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Three Bills Enhancing Bike Access to Buildings Get Council Approval

5:02 PM EDT on September 14, 2016

This afternoon the City Council voted in favor of a package of bills aimed to improve bike access to commercial and residential buildings.

New Yorkers will be able to bring folding bikes like this Brompton (demonstrated by Dulcie Canton in City Council chambers last October) into passenger elevators at the workplace. Photo: Julia Kite

The bills augment the 2009 Bicycle Access to Buildings Law, which required office building owners and managers to create bicycle access plans when tenants request them.

That law had a number of limitations. For one, it only required access to freight elevators. Since freight elevators in many buildings are shut down before most workers leave for the day, the law has not been much use for people who work in buildings where management does not want to accommodate bikes.

DOT, which supported all three bills, conducted a survey of 209 tenants who had applied for bike access to their offices, and many said limitations on elevator access discouraged them from biking to work.

Intro 795-A, sponsored by Council Member Jumaane Williams, addresses this loophole by allowing people with bikes to use passenger elevators when freight elevators are not in service.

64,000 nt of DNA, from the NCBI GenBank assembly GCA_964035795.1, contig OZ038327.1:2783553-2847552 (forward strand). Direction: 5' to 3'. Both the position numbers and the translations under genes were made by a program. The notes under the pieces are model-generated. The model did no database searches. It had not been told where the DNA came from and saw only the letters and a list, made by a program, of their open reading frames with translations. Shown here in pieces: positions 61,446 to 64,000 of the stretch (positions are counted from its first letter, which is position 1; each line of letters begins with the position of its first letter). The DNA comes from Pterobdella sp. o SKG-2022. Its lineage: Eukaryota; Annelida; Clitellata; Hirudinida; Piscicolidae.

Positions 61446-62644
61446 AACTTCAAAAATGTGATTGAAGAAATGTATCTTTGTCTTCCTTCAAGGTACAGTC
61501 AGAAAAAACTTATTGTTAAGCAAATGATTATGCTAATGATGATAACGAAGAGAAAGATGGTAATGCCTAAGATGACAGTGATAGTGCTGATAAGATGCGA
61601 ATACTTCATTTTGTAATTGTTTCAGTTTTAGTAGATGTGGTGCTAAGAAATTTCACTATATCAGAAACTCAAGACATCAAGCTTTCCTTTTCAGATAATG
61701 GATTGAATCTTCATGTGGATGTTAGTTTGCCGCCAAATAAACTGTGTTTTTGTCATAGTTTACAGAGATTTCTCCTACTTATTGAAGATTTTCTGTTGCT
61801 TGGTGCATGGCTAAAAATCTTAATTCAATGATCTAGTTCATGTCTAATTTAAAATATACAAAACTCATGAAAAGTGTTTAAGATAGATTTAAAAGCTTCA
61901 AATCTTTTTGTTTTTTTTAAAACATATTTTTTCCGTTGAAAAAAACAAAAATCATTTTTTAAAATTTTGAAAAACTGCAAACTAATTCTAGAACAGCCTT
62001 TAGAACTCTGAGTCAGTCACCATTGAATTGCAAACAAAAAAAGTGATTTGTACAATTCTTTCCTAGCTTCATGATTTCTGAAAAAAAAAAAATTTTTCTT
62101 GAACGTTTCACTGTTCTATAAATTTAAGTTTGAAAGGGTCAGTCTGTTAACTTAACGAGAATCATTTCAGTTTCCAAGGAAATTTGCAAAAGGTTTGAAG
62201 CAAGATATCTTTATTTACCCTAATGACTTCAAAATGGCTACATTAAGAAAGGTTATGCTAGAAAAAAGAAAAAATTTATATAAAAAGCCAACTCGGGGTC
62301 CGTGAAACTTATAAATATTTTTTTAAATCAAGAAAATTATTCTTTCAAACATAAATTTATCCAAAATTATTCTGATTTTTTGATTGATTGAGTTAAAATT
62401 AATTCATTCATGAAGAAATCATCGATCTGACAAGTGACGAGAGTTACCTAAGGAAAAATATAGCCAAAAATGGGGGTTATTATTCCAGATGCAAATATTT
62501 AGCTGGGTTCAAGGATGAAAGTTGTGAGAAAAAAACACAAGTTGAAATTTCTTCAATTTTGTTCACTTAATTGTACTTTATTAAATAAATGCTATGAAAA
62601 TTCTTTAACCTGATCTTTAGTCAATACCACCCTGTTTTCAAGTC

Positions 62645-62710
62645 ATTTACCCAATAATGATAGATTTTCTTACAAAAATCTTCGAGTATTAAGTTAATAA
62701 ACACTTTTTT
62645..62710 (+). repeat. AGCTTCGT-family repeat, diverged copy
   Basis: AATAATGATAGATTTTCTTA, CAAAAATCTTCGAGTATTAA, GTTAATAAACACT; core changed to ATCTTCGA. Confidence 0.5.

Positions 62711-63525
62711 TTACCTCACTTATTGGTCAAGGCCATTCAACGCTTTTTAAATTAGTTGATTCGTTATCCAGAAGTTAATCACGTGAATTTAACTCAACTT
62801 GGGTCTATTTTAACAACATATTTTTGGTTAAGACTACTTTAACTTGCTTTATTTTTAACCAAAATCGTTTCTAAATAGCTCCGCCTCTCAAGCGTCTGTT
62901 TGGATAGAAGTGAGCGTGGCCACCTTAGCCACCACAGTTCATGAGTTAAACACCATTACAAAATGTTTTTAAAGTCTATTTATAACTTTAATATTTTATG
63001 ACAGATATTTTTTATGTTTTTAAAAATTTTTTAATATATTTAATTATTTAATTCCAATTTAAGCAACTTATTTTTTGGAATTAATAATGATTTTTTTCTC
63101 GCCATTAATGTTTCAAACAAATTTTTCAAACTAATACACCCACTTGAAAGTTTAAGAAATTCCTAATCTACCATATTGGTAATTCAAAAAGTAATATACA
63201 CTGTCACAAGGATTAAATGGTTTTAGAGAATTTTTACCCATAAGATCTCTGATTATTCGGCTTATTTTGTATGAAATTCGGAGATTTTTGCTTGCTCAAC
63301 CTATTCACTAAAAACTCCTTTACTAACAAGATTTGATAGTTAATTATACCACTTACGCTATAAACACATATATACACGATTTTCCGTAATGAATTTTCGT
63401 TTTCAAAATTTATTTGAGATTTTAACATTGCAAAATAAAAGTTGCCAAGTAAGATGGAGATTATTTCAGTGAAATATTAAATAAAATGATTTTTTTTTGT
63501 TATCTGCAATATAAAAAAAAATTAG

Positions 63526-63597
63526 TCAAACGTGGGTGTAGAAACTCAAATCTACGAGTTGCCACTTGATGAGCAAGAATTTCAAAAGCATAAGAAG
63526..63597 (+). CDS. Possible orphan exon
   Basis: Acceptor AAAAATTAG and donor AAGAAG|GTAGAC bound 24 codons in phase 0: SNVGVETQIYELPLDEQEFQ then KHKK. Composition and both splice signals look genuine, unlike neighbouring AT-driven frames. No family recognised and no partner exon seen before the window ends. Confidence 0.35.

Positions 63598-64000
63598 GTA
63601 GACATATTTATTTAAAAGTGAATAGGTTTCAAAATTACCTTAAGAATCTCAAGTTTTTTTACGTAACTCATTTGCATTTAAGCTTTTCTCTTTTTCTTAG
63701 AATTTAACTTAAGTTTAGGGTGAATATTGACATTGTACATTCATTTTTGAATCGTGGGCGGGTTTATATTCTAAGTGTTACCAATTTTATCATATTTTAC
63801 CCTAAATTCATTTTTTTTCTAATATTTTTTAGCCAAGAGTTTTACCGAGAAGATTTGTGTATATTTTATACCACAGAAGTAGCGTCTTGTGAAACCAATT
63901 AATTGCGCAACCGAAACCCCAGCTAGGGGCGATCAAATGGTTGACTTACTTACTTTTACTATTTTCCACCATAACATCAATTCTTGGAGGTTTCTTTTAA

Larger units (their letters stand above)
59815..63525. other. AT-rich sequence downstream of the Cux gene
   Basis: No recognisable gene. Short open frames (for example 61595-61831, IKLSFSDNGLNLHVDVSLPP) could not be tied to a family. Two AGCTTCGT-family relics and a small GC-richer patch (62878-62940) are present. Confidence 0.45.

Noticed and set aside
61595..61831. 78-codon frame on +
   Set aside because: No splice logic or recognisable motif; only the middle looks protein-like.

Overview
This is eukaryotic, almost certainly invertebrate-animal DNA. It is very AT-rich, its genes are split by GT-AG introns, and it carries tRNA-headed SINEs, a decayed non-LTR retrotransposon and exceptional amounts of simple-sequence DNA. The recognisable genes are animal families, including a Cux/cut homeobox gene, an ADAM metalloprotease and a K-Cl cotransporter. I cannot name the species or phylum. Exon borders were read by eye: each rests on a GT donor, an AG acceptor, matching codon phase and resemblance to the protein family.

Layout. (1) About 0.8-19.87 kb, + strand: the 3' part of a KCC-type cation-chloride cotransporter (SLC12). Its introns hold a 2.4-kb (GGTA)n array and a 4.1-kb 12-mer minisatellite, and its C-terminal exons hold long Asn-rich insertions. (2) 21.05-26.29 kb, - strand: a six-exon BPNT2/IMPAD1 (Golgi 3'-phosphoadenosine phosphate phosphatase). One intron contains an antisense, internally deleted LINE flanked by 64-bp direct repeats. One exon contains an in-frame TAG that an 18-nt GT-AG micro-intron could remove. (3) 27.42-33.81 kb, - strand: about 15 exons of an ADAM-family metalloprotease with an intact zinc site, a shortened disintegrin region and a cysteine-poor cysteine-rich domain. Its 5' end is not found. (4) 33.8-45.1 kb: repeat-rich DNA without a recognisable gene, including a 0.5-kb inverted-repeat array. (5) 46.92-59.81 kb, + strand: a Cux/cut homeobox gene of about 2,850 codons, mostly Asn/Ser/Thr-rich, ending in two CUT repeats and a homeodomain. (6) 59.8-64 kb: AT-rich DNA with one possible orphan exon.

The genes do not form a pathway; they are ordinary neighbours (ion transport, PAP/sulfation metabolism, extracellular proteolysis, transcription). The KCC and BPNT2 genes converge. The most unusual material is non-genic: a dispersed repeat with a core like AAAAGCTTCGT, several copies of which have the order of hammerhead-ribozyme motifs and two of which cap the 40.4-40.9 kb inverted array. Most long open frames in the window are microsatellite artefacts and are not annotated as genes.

Williams has updated the bill since a hearing last year. The initial version only covered exiting buildings with a bike. At DOT's suggestion, the bill now ensures that cyclists can also bring their bikes into buildings through the passenger elevator when the freight elevator is not operating. If building management wants an exemption from the bike access mandate, the legislation also now requires personal approval from the DOT commissioner.

For commuters who ride folding bikes, universal access to commercial buildings is around the corner, thanks to a Helen Rosenthal’s Intro 405. The bill guarantees access to passenger elevators for people with folding bikes.

The third bill, Ydanis Rodriguez’s Intro 695, guarantees bike access to residential elevators.

Mayor de Blasio is expected to sign all three bills.

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